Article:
The Mountain Laurel
The Journal of Mountain Life

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from the
Heart of the Blue Ridge

Old Dog Memories

By Susan M. Thigpen © 1991

Issue: September, 1991

Our German shepherd Chuck.Our German Shepherd Chuck.It has often been said that man's best friend is his dog. If you go beyond the literal wording, a dog is certainly the best friend a child will ever have. So many of us remember childhood shared by a loyal, shaggy companion of questionable lineage but loved better than a thoroughbred. A dog didn't care if we failed a geometry test. A dog loved us through anything.

September is traditionally the "back to school" month. It is exciting for all children whether they are looking forward to it or dreading the thoughts. It must surely be a time all dogs dread as well. The young playmates who have romped with them all summer will be leaving every morning, five days a week, and only coming back in late afternoon. It severely cuts down on time together. And if you think it doesn't make any difference to a dog, or if you think they don't notice, just think back.

For those of you who had dogs, think back - who was always there to meet you when you stepped off of the school bus? Your dog, of course! It was sitting there patiently, and when the bus doors slid open, didn't it go wild with joy? Didn't it's eyes light up and his tail start wagging his whole body or thump the ground continuously? Maybe your dog was a jumper and he started leaping straight up in the air or running tight little circles around you in welcome. Has anyone in your whole life ever been as happy to see you every single day? Somehow dogs have an internal clock that is never wrong. They can be in a deep sleep and something tells them the precise moment to wake up and go meet the school bus.

My own children had their own special welcoming committee. Our German shepherd loved and protected them from the moment we got him as a puppy. He never missed a day at the school bus stop in any kind of weather. When we moved to a farm, he took up with a goat and I don't think he knew the goat wasn't just a strange-looking dog, he treated the goat as an equal and as a pal, and to the children they were both great playmates. The goat and the dog were inseparable so it was inevitable that the goat took up the dog's habits. Yes, both of them made the trek to meet the school bus which was nearly a quarter of a mile from our house. It was quite a sight to see both goat and dog frisking down the road with my two girls. Eventually another of the farm animals took up the daily trek and at this point my daughters drew the line, for as they got off the bus one day, there sat not only the dog and goat but our largest white hen. They said that the dog and goat were all right, but the chicken would have to go. The other children were starting to laugh.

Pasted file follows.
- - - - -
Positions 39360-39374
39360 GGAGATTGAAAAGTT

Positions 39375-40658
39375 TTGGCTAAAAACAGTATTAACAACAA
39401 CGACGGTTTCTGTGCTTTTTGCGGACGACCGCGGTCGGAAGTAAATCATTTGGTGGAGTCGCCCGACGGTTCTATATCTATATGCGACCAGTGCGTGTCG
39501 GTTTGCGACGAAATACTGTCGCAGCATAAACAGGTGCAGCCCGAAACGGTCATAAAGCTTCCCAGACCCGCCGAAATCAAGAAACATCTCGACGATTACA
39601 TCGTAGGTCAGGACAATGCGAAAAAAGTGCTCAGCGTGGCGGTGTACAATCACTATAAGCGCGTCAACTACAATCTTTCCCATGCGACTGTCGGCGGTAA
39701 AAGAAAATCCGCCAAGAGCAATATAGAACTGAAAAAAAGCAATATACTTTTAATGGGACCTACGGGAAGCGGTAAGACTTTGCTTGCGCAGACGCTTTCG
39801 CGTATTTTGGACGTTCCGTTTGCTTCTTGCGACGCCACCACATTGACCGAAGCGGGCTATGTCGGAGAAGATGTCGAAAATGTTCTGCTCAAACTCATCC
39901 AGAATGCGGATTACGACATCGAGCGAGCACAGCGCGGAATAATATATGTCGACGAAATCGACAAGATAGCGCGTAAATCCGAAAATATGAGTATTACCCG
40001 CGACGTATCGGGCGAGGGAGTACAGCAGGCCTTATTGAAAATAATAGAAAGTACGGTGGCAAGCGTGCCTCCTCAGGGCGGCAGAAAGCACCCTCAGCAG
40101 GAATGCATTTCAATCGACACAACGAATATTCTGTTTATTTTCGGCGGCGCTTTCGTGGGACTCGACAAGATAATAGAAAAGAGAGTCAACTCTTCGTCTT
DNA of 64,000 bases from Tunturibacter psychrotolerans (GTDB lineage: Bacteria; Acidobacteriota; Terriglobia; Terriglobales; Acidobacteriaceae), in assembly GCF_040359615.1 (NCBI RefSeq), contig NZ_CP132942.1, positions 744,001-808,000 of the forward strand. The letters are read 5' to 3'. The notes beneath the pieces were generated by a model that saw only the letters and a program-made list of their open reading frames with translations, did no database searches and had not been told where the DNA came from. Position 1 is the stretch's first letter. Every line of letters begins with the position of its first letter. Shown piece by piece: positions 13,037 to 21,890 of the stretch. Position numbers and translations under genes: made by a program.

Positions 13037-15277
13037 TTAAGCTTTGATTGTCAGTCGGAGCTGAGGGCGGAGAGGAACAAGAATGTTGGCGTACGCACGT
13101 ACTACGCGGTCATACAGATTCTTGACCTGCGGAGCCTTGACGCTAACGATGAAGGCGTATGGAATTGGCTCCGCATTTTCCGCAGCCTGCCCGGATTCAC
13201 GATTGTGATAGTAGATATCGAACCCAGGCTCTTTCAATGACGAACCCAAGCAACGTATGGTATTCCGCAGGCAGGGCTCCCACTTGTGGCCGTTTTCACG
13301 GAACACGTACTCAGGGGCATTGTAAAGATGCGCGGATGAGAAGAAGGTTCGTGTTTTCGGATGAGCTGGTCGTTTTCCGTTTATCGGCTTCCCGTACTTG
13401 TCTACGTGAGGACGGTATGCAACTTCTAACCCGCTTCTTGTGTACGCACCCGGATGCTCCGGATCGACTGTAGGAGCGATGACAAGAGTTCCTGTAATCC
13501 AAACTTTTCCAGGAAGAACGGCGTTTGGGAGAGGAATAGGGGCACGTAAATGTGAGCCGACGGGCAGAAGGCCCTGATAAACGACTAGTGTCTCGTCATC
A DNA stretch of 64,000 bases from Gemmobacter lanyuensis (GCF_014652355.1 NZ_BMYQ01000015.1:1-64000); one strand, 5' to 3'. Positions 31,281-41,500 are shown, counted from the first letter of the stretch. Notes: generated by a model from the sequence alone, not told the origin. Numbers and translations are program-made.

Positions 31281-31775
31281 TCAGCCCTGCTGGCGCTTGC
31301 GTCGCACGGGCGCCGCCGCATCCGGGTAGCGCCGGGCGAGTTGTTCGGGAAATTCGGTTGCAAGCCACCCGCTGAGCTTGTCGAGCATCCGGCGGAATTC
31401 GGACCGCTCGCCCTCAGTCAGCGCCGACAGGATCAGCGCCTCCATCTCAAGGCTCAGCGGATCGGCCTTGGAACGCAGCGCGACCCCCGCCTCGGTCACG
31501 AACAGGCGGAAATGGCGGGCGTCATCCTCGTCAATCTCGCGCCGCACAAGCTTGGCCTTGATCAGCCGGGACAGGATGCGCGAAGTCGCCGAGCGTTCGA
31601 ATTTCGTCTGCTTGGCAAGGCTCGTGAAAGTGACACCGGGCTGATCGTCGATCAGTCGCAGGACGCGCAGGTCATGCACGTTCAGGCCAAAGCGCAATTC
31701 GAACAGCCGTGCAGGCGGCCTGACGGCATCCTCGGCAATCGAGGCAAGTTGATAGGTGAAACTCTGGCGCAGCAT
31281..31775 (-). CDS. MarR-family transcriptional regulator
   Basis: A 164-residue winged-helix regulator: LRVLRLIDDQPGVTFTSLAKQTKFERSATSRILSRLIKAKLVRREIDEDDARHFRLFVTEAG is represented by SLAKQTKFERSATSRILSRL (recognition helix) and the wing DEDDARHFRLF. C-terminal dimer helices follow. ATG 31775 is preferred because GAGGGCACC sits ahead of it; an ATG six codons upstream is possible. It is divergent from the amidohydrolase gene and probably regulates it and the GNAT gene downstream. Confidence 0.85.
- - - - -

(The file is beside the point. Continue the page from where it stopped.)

My girls grew up and there were no more school bus days. The German shepherd by then had a friend's little boy to play with and meet at the school bus. This seemed to give him a prolonged purpose in life and he always felt it his sacred duty to the end of his days. He grew arthritic in his last year and limped pitifully, but nothing would deter him from meeting the school bus.

When I happen to be driving about the time the afternoon school is letting out, I notice yards where there are dogs. They are sitting at the edge of the road waiting patiently. They all know that their young playmates will be home soon. Sometimes, as I get stuck in traffic behind a school bus, I watch children pouring off the bus and greeting the joyful dogs. It is a sight that warms my heart.

But the saddest sight in the world is the lonely dog that waits at his station and the bus passes him by. His children probably have grown and gone, and are school children no more. His inner clock still reminds him of the correct time the bus will be there, but his purpose will be fulfilled no more. Sadly, he watches the bus drive past and slowly walks back to the house all alone. I guess all of God's creatures have memories of times they cherish and miss.